But, the more interesting question for the post-EU future of the UK is whether this feeling is politically consequential. The answer is unequivocally affirmative. The intensity of the feeling of nostalgia can become a benchmark of the acceptability of the ‘new order’, and, as such, a measure of its legitimacy. It should not be assumed that only the Remain voters will be prone to the feeling of nostalgia.

The emotional management of Brexit

Brexit requires not just a deft management of the country’s political and economic affairs while recasting the UK’s relationship with the EU, but also of its emotional impact on the nation’s well-being. Scholars of political science and international relations have recently come to appreciate and study the role of emotions in domestic and international politics. Politicians should do so immediately.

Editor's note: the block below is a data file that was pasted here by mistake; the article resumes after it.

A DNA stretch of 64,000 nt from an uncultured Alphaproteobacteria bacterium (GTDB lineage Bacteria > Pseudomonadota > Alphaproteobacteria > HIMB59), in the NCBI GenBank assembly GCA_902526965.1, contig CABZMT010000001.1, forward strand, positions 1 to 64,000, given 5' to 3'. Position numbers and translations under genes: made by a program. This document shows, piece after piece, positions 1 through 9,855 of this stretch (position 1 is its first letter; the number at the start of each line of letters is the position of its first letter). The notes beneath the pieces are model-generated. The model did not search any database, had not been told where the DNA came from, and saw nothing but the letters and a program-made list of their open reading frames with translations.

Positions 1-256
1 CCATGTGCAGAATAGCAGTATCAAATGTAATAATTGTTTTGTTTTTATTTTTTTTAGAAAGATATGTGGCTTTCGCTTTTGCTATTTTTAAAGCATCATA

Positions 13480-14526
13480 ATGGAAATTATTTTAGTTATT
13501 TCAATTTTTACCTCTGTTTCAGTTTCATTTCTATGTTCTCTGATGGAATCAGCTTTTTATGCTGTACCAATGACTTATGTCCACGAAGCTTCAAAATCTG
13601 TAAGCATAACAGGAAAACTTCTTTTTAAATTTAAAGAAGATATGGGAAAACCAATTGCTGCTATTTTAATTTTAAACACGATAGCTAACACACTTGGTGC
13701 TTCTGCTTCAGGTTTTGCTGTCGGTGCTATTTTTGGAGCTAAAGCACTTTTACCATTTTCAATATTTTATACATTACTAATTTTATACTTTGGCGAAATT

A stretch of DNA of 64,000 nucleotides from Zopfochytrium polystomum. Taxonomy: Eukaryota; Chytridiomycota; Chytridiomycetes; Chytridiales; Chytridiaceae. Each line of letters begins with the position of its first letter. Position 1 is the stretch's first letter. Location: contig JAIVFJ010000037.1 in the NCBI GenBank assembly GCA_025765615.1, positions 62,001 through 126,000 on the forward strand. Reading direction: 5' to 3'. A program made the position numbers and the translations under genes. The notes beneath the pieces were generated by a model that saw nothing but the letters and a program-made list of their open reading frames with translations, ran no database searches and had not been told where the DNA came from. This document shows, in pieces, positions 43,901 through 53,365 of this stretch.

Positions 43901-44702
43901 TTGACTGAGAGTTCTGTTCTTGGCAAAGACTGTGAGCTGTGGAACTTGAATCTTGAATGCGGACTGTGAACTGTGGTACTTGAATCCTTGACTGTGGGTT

Ironically, it is only the feeling of shock, upon hearing the referendum result, that unified both Brexit and Remain supporters. Their political positions are now further divided by a spectrum of feelings. Some invoke the fact that ‘the people have spoken’ with content. To others, the same statement of fact comes across as gleeful triumphalism.

The feelings that divide are bound to be further intensified if the UK itself takes the road to becoming a former country, like Yugoslavia and Czechoslovakia. As these examples teach us, how emotions are managed both during the negotiation of Brexit and in its aftermath will be crucial not just for the nation’s well-being, but also for the legitimacy and stability of Brexit itself.


This article was originally published on the LSE Europpblog.